Wilmington Going Smoothly, Says FCC Chair

Sep 10, 2008  •  Post A Comment

Federal Communications Commission Chairman Kevin Martin told TVNewsday that Monday’s transition from analog to digital in Wilmington, N.C., is “going smoothly.” The first day of the transition, 797 area residents called a call center for help and information. On day two the amount of calls decreased by almost 50% to 424. “The results of the digital television switch in Wilmington shows that the collective efforts of the commission, the community and industry to inform viewers of the early transition in this local market were effective,” Martin said.
—Christopher Perez


  1. Wilmington, NC is supposed to have a population of about 91,000 and it generated a call percentage rate of about 1.34% over a two day period according to this article. I agree that overall this is a very low percentage but just as an FYI, if you apply these numbers to the US as a whole it means that between February 18th and 19th, 2009 about 4.02 million calls may be generated based on the fact that the current US population is 300 million.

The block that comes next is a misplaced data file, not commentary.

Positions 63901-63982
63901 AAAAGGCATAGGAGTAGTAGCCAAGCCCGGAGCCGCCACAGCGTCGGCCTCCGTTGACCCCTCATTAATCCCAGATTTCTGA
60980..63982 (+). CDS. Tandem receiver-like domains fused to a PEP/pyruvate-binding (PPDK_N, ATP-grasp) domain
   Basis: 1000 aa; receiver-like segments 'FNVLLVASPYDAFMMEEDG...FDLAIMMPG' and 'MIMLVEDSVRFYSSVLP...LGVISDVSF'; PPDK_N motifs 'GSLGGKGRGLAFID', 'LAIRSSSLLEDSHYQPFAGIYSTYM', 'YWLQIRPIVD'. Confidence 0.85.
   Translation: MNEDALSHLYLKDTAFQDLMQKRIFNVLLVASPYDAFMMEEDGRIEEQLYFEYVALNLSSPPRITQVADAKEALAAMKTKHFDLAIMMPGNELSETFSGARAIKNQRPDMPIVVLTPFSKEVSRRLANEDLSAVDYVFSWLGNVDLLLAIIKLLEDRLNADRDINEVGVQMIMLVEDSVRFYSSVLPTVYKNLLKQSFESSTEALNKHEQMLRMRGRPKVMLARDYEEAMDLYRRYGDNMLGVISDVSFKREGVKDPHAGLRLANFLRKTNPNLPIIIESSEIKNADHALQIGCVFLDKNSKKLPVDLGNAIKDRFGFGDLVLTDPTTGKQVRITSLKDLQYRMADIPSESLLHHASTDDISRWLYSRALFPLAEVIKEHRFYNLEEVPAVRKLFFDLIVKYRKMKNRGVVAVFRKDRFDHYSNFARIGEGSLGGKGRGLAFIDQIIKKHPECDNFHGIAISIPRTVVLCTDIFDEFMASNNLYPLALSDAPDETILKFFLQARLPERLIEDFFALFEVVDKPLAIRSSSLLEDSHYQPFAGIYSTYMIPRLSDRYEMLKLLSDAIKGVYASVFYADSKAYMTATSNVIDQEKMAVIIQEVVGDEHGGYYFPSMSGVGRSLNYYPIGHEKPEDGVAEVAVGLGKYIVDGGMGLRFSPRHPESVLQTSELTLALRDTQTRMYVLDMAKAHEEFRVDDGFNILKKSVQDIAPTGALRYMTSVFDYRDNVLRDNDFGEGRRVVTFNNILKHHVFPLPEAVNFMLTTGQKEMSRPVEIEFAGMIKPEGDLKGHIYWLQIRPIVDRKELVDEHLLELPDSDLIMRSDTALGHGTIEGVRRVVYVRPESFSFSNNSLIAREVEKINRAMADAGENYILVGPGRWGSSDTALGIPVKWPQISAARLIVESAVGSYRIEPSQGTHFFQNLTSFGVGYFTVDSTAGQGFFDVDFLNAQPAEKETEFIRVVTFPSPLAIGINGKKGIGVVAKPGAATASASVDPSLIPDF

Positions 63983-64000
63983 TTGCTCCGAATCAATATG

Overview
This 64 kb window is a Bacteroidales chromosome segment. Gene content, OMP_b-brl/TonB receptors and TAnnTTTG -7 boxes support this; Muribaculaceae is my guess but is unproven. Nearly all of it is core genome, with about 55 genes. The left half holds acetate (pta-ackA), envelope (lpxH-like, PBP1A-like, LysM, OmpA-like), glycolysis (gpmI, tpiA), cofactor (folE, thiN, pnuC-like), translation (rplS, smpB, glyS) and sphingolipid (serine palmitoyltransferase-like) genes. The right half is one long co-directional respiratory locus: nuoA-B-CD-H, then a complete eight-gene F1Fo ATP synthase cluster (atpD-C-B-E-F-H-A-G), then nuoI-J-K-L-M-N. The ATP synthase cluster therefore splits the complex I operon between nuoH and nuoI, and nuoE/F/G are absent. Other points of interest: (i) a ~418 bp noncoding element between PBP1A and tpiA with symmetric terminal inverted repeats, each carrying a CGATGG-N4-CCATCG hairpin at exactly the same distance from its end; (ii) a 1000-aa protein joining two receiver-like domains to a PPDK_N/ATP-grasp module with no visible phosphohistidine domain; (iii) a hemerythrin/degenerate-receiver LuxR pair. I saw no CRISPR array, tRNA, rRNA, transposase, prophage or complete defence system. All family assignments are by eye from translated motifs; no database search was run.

4.02 million seems like a fairly significant number.
    Granted, my numbers are not real scientific but are simply a percentage based comparison between the Wilmington and US population.

  2. Let me correct my earlier numbers. It would seem the (5) counties around Wilmington has around 400,000 viewers which equates to 0.3% hence using the same logic as above then only about 450,000 consumers would be having some type of problem during the two days following February 17th, 2009.
    The 450,000 number is based on a 300 million population and with an estimated (2) persons per household/viewer, if that makes sense.
    Just let it be known, though, that not all broadcasters are waiting until February 2009 to shut down to shut down their analog signals which confuses things even further.
    In Kansas, the ABC affiliate KLBY in Colby, KS has already shut down their analog transmitter on Ch. 4, within the last 60 days, and only their digital signal on UHF 17 remains.
    Also in Kansas, the NBC affiliate KSNC out of Great Bend, KS will be shutting off their analog Ch. 2 on or around Oct. 1st, 2008 and only their digital signal on UHF 22 will remain and the same NBC affiliate will also be shutting down their Ch. 8 analog transmitter on or around Nov. 26th, 2008 and only their VHF DT 12 will remain.
    Apparently, these (2) broadcasters received permission from the FCC to shut down their analog transmitters prior to the February 17th, 2008 date.
    Also, I’ve been told by the KOOD PBS station, that if their analog transmitters fail prior to February 2009 that they may not repair them.
    These types of things just make it even more confusing for consumers.

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